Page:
Ecological sustainability in Swiss companies was the focus of the six-monthly company survey from UBS. The survey included 2,500 entrepreneurs and individuals in leading management positions. The results show that around four out of five companies classify ecologically sustainable business practices as important or very important. Companies see the most significant environmental pollution in electricity and energy consumption, but environmental pollution in other areas such as plastic waste, air and soil contamination was also frequently cited. Approximately more than half of the companies have already countered these forms of environmental pollution by reducing their consumption of electricity and resources and by reducing waste, and they plan to take further steps in the future to achieve improved ecological sustainability.

Entrepreneurial aspects drive environmentally-aware activity

With regard to various stakeholder groups, companies feel committed to greater ecological awareness primarily because of their employees and clients. In a highly competitive market for talent and clients, companies might well hope for competitive advantages from this. Thereby, companies often choose on their own initiative to pay more attention to environmental aspects. To the extent that legislation prescribes ecological action by means of regulations, it only comes third in the survey results as a trigger for improvements. In the case of the direct benefits of ecological business practices, entrepreneurial aspects such as cost reductions and reputation enhancement are also by far the most frequently mentioned factors.

"Ecological sustainability is a key issue for Swiss companies. And this is not because of regulations, but because employees and clients feel strongly about it," says Axel P. Lehmann, President UBS Switzerland. "This personal initiative ensures that environmental awareness is embedded in our corporate culture, along with sustainable management."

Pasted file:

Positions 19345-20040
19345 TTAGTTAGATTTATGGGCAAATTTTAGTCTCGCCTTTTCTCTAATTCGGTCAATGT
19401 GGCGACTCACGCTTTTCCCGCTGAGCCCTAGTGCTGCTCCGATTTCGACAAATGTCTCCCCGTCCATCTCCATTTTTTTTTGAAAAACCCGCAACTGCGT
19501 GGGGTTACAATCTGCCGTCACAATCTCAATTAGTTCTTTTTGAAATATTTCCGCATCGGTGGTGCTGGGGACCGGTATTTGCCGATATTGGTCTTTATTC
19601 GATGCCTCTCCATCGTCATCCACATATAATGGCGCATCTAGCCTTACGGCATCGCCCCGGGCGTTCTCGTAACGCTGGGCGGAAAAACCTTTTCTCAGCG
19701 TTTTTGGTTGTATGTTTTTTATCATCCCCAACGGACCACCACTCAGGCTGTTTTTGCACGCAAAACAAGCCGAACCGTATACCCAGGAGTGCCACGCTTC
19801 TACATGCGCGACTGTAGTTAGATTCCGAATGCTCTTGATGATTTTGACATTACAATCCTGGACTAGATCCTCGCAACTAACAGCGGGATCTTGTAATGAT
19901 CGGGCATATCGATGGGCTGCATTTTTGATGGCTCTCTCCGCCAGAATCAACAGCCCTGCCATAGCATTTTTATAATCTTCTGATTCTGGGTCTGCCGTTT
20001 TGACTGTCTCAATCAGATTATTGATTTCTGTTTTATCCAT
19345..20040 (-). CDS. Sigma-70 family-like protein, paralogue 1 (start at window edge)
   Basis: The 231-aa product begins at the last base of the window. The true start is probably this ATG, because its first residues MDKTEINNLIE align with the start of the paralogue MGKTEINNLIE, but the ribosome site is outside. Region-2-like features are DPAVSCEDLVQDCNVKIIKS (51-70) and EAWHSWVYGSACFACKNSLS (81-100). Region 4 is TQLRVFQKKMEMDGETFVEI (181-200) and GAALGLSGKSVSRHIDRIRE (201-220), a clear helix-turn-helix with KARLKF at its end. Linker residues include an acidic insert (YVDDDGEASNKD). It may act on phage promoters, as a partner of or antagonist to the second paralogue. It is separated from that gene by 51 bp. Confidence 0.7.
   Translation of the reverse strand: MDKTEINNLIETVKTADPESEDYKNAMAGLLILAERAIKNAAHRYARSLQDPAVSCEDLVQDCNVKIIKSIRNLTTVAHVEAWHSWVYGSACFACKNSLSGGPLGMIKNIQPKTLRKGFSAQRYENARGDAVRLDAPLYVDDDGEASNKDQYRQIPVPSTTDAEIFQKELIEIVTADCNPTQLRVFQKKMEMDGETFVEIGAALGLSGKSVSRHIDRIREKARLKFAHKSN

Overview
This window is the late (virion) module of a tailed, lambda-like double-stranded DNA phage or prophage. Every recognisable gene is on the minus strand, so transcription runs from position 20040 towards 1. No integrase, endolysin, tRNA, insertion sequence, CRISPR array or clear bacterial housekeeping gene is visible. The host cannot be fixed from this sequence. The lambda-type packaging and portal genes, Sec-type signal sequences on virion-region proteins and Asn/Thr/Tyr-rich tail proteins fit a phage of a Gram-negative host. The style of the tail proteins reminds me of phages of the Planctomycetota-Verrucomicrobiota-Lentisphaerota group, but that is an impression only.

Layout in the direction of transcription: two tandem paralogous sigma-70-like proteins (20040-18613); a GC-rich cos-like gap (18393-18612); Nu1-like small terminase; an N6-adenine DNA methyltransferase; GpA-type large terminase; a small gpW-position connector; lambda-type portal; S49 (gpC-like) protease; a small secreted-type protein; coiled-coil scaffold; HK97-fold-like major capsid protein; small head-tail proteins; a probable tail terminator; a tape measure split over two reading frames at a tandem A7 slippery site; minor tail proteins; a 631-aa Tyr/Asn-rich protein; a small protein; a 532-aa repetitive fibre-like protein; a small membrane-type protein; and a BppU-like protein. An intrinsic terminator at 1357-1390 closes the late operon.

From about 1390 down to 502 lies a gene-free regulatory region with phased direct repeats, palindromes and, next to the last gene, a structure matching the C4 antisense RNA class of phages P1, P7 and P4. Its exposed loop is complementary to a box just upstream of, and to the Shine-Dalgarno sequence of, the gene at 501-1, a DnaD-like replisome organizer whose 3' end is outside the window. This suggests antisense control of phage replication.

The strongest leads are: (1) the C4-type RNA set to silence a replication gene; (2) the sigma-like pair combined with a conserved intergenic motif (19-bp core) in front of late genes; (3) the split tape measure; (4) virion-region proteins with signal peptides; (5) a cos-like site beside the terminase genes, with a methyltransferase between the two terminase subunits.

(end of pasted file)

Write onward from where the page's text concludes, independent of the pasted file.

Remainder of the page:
When it comes to achieving environmental targets, companies also prefer instruments such as training, education and communication, as successfully achieved in Switzerland, for example, in the field of recycling of materials such as aluminum. Voluntary cooperative arrangements and environmental target agreements between companies are also frequently cited as preferred instruments. State interventions are most likely to be supported if they are implemented in the form of market-based instruments such as an incentive tax. Only a small proportion of companies consider subsidies and direct state interventions, such as regulations in the form of directives and bans, to be suitable for achieving ecological targets

Mixed prospects for the Swiss economy

UBS economists expect the Swiss economy to cool significantly this year and foresee GDP growth around 0.9 percent. The stronger Swiss franc in comparison to 2018 and the weaker global economy are holding back exports and investment. However, the domestic economy is supporting growth and preventing a hard landing.

If the European economy recovers in the second half of the year and US economic growth remains stable, the European Central Bank could well undertake an initial interest rate hike at the start of next year. This would also give the Swiss National Bank the opportunity to increase its prime rates. The UBS economists do not foresee positive prime rates in Switzerland before 2021.

However, if the European economy does not recover as well as expected or if the US Federal Reserve reduces its interest rates, Swiss prime rates could remain negative over a much longer period. This does not represent the baseline scenario of UBS, but even so, investors must not ignore the possibility of such a development.

Source: SECO, UBS

UBS Switzerland AG

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Daniel Kalt
Regional CIO Switzerland
Phone +41-44-234 25 60

Sibille Duss
UBS Chief Investment Office WM
Phone +41-44-235 69 54